At child birth there is an increasing concentration of oxytocin secreted by the posterior pituitary. There is an increased concentration of prostaglandins while PGE2 brings about softening of the cervix; PGF2 cause contractions. Oxytocin causes the rhythmic contractions manifested as labor pains. The intermittent nature of these contractions helps in child birth without jeopardizing the blood supply to the uterus. Uterine fibers are in different layers: the external layer is arranged transversely, the middle layer is irregular, while the inner layer is like a submucosal muscular layer. The lower segment and cervix are in circular formation. During labor the upper uterine segment contracts and retracts which essentially means that fibers get smaller after each contraction. This action propels the fetus downwards. The lower segments and cervix, on the other hand, dilate with each contraction.
Pregnancy: Post Partum
During the postpartum period the middle muscular layer, which has oblique fibers and a maximum number of vessels, prevents excessive blood loss as criss cross fibers across the vessels act as living ligatures.
Some disorders resulting from aberrant fertilization and implantation include infertility, miscarriage and ectopic pregnancy. Diagnosis is made based on clinical history, physical exam and imaging with ultrasound. Treatment of infertility can include induction of ovulation with hormones, intrauterine insemination or in vitro fertilization. Miscarriage may require no treatment, but dilation and curettage is often used to ensure full removal of the products of conception. Ectopic pregnancy may be treated medically, with methotrexate or surgically with removal of the ectopic gestation.
Pregnancy complications that occur around or during labor and delivery include placental bleeding, uterine rupture, premature rupture of membranes or labor, cephalopelvic disproportion and malpresentation. Diagnosis of these conditions is made based on clinical history, exam and imaging with ultrasound. Treatment of placental bleeding (placenta previa or placental abruption) depends on the severity of bleeding. Premature rupture of membranes is often treated with antibiotics and sometimes induction of labor. Preterm labor is treated with tocolysis and steroids to promote fetal lung maturity. Uterine rupture is a medical emergency treated with immediate laparotomy and cesarean delivery. Cephalopelvic disproportion and malpresentation both often require cesarean delivery.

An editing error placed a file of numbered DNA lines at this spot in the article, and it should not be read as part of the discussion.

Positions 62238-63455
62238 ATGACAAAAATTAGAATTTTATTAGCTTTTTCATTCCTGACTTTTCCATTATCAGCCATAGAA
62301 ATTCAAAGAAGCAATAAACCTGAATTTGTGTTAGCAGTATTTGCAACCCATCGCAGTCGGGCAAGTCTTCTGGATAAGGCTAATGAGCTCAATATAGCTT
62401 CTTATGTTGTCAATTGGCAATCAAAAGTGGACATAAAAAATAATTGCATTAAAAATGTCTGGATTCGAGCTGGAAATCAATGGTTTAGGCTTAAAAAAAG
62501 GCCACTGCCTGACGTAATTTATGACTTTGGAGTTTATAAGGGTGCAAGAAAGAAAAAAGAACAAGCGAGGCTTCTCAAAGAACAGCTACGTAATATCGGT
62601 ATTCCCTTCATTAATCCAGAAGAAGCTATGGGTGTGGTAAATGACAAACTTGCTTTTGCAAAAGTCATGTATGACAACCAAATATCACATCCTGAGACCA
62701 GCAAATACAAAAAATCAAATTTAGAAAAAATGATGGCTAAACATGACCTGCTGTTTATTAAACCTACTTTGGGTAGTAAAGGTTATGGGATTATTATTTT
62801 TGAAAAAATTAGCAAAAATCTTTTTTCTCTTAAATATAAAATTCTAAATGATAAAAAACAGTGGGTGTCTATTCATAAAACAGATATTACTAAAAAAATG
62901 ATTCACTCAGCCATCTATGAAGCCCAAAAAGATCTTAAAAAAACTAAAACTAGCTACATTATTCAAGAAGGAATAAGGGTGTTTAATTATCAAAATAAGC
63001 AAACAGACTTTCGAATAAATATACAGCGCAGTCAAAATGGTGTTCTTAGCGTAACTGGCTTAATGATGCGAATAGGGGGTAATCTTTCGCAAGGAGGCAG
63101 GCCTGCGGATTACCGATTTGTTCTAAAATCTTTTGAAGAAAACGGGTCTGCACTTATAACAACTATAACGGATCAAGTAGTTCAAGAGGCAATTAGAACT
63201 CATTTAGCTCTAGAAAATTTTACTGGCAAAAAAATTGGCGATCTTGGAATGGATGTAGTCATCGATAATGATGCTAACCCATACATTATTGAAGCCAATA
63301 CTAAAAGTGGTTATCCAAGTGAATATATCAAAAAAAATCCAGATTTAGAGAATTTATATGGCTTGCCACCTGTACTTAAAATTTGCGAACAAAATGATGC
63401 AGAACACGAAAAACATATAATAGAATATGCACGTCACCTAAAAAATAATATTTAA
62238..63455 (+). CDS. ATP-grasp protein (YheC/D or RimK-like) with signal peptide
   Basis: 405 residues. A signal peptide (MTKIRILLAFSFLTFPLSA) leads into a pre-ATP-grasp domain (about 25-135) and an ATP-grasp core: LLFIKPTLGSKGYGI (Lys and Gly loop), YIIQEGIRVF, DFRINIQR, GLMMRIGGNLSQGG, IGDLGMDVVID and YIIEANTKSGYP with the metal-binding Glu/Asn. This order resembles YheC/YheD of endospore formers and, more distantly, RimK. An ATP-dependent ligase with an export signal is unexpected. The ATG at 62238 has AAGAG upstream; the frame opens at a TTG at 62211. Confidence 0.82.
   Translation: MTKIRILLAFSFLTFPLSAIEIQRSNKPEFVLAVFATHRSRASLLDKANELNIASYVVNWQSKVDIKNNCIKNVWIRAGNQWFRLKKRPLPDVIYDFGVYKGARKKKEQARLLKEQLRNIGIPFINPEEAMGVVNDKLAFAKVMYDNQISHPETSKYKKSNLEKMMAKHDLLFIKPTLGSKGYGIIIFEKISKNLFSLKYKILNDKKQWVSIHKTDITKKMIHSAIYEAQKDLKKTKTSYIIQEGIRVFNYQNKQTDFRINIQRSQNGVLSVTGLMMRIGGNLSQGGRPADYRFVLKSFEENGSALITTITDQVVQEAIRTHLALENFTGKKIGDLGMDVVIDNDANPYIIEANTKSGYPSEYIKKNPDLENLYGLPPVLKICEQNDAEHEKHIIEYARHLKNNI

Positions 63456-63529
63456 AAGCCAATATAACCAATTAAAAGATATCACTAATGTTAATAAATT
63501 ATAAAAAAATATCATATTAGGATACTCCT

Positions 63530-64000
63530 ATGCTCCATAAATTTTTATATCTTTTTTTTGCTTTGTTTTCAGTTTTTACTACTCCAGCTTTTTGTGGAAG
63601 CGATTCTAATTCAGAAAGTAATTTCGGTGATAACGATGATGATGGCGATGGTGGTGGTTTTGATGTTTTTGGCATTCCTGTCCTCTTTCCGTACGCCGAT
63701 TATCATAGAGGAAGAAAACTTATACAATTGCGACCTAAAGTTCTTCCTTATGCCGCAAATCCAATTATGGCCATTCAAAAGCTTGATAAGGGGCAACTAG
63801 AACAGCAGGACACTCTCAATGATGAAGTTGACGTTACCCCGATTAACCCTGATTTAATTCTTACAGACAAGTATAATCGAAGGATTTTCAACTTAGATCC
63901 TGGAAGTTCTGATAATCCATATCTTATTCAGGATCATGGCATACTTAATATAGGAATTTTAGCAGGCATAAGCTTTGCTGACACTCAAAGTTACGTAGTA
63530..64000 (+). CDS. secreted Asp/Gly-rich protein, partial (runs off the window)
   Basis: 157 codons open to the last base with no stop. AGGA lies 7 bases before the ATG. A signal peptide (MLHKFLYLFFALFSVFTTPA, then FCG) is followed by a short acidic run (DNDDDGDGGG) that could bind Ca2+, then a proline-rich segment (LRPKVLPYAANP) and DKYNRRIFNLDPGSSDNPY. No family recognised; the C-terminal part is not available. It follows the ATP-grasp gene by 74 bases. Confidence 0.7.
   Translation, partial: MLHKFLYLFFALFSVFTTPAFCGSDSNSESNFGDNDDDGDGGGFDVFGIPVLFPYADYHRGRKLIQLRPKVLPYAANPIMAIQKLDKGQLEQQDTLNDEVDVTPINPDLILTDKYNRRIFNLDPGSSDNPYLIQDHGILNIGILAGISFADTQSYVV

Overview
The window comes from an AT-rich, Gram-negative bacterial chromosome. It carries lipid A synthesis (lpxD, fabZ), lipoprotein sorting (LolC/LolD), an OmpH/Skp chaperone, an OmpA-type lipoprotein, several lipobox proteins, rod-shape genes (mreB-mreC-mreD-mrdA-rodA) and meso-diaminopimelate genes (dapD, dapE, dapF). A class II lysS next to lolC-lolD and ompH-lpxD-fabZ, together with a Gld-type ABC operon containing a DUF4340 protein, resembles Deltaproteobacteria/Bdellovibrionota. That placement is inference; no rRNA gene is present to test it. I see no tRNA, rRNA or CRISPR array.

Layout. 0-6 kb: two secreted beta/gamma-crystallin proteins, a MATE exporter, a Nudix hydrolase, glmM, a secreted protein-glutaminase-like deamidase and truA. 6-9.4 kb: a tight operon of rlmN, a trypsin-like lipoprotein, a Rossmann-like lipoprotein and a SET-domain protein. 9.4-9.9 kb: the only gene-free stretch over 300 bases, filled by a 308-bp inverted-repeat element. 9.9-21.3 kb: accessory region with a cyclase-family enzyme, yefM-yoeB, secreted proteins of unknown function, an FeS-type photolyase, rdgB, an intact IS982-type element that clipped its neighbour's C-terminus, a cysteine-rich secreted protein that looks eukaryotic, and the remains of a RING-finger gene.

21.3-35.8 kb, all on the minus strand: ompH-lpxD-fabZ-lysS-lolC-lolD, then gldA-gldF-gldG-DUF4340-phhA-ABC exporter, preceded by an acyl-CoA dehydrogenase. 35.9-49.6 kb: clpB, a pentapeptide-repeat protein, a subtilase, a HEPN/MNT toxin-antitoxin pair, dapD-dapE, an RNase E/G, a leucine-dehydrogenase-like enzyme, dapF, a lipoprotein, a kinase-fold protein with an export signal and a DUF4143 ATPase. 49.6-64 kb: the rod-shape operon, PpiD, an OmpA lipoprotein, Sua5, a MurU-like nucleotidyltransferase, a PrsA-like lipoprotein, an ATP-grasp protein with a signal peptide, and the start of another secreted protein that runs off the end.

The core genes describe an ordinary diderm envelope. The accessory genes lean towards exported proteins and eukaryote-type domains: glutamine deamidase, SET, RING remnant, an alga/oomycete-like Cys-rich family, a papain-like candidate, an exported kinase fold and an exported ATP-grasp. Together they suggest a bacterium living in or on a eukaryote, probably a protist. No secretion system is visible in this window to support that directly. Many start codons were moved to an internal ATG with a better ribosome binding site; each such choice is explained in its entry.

There are many congenital disorders resulting from aberrant growth and development of the fetus. Some disorders resulting from uterine dysfunction during gestation include spontaneous abortion and cervical insufficiency. Diagnosis of these conditions is made by clinical history and exam combined with ultrasound imaging during pregnancy. Often no treatment is necessary for spontaneous abortion. Women with recurrent abortions should be tested for uterine structural abnormalities as well as gynecologic infections. Cervical insufficiency may be treated expectantly with steroids to promote fetal lung maturity and bed rest. Cervical cerclage may also be used to treat cervical insufficiency.
Ectopic Pregnancy is a disorder where a gestation is located in a location other than the uterus, most commonly in a fallopian tube, but can occur on an ovary or intra-abdominally. It is characterized by pelvic pain associated with vaginal bleeding and a positive pregnancy test. Predisposing factors include previous ectopic pregnancy and pelvic infections (such as Pelvic Inflammatory Disease (PID)).
The most common location of an ectopic pregnancy is in a fallopian tube, most commonly in the ampullary portion but can occur in the adnexa or rarely in the peritoneal cavity.
Ectopic pregnancy can result in serious complications including hemodynamic instability and death.
The classic clinical presentation of ectopic pregnancy includes amenorrhea (no periods for more than 6-7 weeks), pelvic pain and vaginal bleeding. Many patients do not have this classic presentation, however. Anytime a woman presents with pelvic or abdominal pain associated with amenorrhea, one must consider ectopic pregnancy. A positive pregnancy test along with a normal or slightly enlarged, often tender uterus or adnexal mass is highly suggestive of ectopic pregnancy. However, no combination of physical findings can definitively diagnose an ectopic pregnancy.
The diagnosis is suspected clinically by a positive pregnancy test, pelvic pain and/or vaginal bleeding. It is confirmed by characteristic changes in the f Beta-HCG levels and ultrasound findings.
An ectopic is suspected if the HCG is greater than 1500 and there is no evidence of an intrauterine gestational sac on transvaginal ultrasonography. On transvaginal ultrasonography an ectopic is suspected if an intrauterine pregnancy is not detected with an HCG level of greater than 6500. In a normal pregnancy the HCG level typically will double every 48 hours in early pregnancy but will not in ectopic pregnancy. Typically, the HCG will go do down in spontaneous abortion (SAB). Sometimes, a serum progesterone level can also be helpful in determining the viability of a pregnancy but generally is not considered as reliable a marker as an HCG.